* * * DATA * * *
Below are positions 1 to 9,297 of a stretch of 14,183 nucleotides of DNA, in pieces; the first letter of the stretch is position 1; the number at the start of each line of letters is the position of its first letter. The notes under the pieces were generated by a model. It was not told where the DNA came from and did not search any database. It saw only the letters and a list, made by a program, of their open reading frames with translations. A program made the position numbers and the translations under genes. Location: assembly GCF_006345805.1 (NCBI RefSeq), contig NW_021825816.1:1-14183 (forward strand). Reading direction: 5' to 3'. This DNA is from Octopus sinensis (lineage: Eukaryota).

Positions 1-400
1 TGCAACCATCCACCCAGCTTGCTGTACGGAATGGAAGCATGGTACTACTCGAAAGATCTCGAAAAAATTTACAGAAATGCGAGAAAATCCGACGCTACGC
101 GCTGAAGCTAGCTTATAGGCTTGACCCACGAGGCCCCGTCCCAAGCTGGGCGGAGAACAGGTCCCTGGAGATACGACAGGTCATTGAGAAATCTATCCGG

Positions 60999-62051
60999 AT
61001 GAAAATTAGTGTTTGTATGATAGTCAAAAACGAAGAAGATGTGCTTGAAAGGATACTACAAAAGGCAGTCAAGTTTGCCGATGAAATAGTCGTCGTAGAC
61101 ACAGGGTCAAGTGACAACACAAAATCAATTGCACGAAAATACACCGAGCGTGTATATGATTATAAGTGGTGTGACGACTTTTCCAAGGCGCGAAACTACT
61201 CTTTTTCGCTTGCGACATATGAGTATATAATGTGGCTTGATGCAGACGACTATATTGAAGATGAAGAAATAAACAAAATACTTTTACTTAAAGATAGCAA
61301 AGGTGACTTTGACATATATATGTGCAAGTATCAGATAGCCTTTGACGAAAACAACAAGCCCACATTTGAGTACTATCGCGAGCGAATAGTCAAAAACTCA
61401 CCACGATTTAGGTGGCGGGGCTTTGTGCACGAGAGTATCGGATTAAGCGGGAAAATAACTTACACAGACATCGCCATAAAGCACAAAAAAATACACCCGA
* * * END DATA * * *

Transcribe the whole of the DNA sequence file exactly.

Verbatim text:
Below are positions 1 to 9,297 of a stretch of 14,183 nucleotides of DNA, in pieces; the first letter of the stretch is position 1; the number at the start of each line of letters is the position of its first letter. The notes under the pieces were generated by a model. It was not told where the DNA came from and did not search any database. It saw only the letters and a list, made by a program, of their open reading frames with translations. A program made the position numbers and the translations under genes. Location: assembly GCF_006345805.1 (NCBI RefSeq), contig NW_021825816.1:1-14183 (forward strand). Reading direction: 5' to 3'. This DNA is from Octopus sinensis (lineage: Eukaryota).

Positions 1-400
1 TGCAACCATCCACCCAGCTTGCTGTACGGAATGGAAGCATGGTACTACTCGAAAGATCTCGAAAAAATTTACAGAAATGCGAGAAAATCCGACGCTACGC
101 GCTGAAGCTAGCTTATAGGCTTGACCCACGAGGCCCCGTCCCAAGCTGGGCGGAGAACAGGTCCCTGGAGATACGACAGGTCATTGAGAAATCTATCCGG

Positions 60999-62051
60999 AT
61001 GAAAATTAGTGTTTGTATGATAGTCAAAAACGAAGAAGATGTGCTTGAAAGGATACTACAAAAGGCAGTCAAGTTTGCCGATGAAATAGTCGTCGTAGAC
61101 ACAGGGTCAAGTGACAACACAAAATCAATTGCACGAAAATACACCGAGCGTGTATATGATTATAAGTGGTGTGACGACTTTTCCAAGGCGCGAAACTACT
61201 CTTTTTCGCTTGCGACATATGAGTATATAATGTGGCTTGATGCAGACGACTATATTGAAGATGAAGAAATAAACAAAATACTTTTACTTAAAGATAGCAA
61301 AGGTGACTTTGACATATATATGTGCAAGTATCAGATAGCCTTTGACGAAAACAACAAGCCCACATTTGAGTACTATCGCGAGCGAATAGTCAAAAACTCA
61401 CCACGATTTAGGTGGCGGGGCTTTGTGCACGAGAGTATCGGATTAAGCGGGAAAATAACTTACACAGACATCGCCATAAAGCACAAAAAAATACACCCGA